For me, the crest discussion is a diversion. The more pressing issue is the lack of individuality across the collection. It's Nike third kits in the mid-late 10s all over again.
Templates can be a good thing when there are high levels of bespoke detailing through things like the construction (collar, panelling etc.) or patterns on areas of the shirt. By contrast, templates fall flat when you take away elements like the crest or sponsor, and are largely unable to identify which team a shirt belongs to.
With this in mind, I think the reaction of many in the shirt community should’ve been anticipated. Ironically, Nike have been one of the key voices in moving away from the “template” era in recent years, focusing on shirts which feature more bespoke elements. Had Puma travelled more in this direction, I think we could have seen something quite special.
CLEARANCE - UNDER £50
You’re not the audience
Whatever your take on the shirts, we should address the fact that these designs are not particularly geared towards collectors. Let me explain what I mean.
The pattern-led approach we’ve seen pushed over the past few years has been something of a dream for many collectors, but as we begin to move out of this enjoyable phase, things will begin to look different. There will continue to be a place for those sorts of designs which are nailed on to be doing the rounds of all the typical Twitter accounts (my own included), but designs like the new Puma third kits are, in my opinion, aimed more towards a different crowd altogether.
As the likes of PSG continue to dig deeper into worlds of fashion and clothing outside of replica shirts, we’re seeing a burgeoning group of people who want to dip their toe into the football world without nailing their colours to the typical mast. Like it or not football clubs are brands now, and something like the new AC Milan third shirt is a symbol that ties someone to the ‘brand’ of Milan more than anything else. That it also happens to be a shirt the players wear on the pitch is more of a happy coincidence, rather than the reason for wearing the shirt.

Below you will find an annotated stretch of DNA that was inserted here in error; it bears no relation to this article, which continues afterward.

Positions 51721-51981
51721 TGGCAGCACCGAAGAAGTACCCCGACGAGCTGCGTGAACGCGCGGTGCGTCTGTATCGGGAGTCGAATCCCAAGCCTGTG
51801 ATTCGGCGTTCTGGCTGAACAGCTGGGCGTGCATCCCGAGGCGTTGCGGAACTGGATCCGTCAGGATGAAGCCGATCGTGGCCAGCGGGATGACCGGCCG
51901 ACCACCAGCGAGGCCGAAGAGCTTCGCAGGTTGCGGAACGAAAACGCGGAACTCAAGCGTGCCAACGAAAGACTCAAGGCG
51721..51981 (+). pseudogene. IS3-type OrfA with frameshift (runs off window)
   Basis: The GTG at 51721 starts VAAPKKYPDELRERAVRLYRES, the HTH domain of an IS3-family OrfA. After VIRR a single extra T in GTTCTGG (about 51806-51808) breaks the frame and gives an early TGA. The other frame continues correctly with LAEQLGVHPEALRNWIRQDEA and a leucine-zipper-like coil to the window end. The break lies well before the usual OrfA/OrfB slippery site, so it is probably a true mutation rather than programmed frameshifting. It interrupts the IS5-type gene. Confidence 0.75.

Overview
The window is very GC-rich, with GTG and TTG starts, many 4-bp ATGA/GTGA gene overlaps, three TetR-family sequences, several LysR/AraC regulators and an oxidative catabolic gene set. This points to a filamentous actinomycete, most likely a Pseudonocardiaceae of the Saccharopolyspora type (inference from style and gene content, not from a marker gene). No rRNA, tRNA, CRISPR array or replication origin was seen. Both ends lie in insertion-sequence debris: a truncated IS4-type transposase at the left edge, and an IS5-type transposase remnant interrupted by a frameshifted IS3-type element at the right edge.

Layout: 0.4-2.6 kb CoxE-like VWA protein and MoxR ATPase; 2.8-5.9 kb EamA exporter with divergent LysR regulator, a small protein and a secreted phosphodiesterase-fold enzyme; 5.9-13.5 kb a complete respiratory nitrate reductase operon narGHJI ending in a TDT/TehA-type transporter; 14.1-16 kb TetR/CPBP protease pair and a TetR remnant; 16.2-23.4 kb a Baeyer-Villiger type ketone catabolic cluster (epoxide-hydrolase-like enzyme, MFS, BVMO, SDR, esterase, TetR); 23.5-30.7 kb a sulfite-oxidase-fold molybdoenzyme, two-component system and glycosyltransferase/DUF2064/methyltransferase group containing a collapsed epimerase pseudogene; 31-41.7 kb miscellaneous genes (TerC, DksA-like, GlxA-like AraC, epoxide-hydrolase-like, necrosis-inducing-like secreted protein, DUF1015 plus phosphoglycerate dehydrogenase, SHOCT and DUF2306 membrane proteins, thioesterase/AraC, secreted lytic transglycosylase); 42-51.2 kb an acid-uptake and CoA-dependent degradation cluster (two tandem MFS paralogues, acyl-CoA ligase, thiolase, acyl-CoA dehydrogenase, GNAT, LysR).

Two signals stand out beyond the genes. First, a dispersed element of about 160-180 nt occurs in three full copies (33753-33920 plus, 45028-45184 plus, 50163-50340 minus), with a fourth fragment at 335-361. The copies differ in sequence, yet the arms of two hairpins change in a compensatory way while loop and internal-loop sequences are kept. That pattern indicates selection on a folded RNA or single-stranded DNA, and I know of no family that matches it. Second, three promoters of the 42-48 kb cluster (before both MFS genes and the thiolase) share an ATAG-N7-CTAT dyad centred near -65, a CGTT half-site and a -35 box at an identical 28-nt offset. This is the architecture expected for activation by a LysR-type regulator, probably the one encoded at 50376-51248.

The new Third kits create fearless new expressions of each club’s identityand challenge tradition by reimagining conventional football kits in a brand-new approach that merges football and streetwear culture.
In addition, the fact that Puma is prominent on the 3rd shirts is actually positivefor some people, rather than a negative. Many will be happy to overlook the lack of a crest and instead focus on other areas like the aesthetics of the repeating tonal pattern in the body of the shirt; a potential talking point for that all-important Instagram post.
Whether or not a football shirt should appeal to this more ‘casual’ audience is a discussion for another day, but you might be surprised how well these new shirts are received outside the football shirt bubble.
Flying too close to the sun
I wanted to end things on a positive note, and although I appreciate what Puma were trying to achieve I can’t help but feel they’ve flown too close to the sun.
The football shirt industry is in danger of becoming very stale very quickly, and it takes moments like these Puma third kits to help shake us out of the mould.
I love seeing a brand take a risk, but the mistakes of the past (i.e. Nike 3rd shirts in the late 10s) should serve as lessons that football shirts are a difficult, complex beast to tame. When a fan or collector sees a brand mark or sponsor before anything else, it doesn’t sit well with them. If a shirt looks much the same as another team’s shirt, questions will be asked.
Puma themselves appeared self-aware of the risks they were taking, tweeting out “Rewrite the rules….(Yes, the badges are there. All over the kits actually)”, but one can only imagine the conversations being had now at Puma HQ. The story of Nike serves a reminder that a brand can not only recover, but thrive from bouts of ‘adversity’.